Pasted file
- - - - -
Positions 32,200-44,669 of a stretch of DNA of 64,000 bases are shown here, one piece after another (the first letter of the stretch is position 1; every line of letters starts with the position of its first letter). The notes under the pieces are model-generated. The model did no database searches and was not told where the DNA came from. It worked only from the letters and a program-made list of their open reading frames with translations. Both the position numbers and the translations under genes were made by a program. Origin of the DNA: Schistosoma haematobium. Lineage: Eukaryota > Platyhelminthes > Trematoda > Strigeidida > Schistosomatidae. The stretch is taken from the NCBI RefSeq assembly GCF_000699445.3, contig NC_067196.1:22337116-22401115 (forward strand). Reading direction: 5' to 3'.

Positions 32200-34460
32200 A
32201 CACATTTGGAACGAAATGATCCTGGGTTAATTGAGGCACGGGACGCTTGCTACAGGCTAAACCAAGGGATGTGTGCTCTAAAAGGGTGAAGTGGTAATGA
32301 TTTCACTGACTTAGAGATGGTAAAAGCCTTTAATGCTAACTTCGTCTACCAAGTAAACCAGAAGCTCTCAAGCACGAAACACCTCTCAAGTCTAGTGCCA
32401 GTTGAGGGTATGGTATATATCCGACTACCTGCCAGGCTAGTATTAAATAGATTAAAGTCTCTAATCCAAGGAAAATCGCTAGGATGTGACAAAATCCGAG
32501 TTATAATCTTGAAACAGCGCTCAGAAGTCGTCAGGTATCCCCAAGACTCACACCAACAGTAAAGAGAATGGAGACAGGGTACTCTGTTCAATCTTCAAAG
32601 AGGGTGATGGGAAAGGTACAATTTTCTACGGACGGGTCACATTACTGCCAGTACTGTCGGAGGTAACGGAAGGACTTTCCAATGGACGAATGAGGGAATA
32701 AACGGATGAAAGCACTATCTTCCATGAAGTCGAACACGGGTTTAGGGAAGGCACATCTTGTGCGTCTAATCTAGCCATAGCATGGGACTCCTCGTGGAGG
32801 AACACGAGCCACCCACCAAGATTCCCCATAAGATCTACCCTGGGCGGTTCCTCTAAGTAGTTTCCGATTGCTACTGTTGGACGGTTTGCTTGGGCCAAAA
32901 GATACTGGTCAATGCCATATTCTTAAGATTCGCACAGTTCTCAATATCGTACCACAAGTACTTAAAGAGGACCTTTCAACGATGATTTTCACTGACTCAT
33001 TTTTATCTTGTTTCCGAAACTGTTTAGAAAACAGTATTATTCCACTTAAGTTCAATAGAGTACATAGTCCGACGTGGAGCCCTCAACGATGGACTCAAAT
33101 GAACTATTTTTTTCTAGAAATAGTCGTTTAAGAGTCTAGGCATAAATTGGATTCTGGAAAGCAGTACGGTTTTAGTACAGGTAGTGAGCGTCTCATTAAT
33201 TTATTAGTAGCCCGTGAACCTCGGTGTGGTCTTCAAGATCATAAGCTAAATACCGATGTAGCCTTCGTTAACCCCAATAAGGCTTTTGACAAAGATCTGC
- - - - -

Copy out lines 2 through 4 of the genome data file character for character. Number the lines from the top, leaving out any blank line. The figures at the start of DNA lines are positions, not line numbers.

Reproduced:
Positions 32200-34460
32200 A
32201 CACATTTGGAACGAAATGATCCTGGGTTAATTGAGGCACGGGACGCTTGCTACAGGCTAAACCAAGGGATGTGTGCTCTAAAAGGGTGAAGTGGTAATGA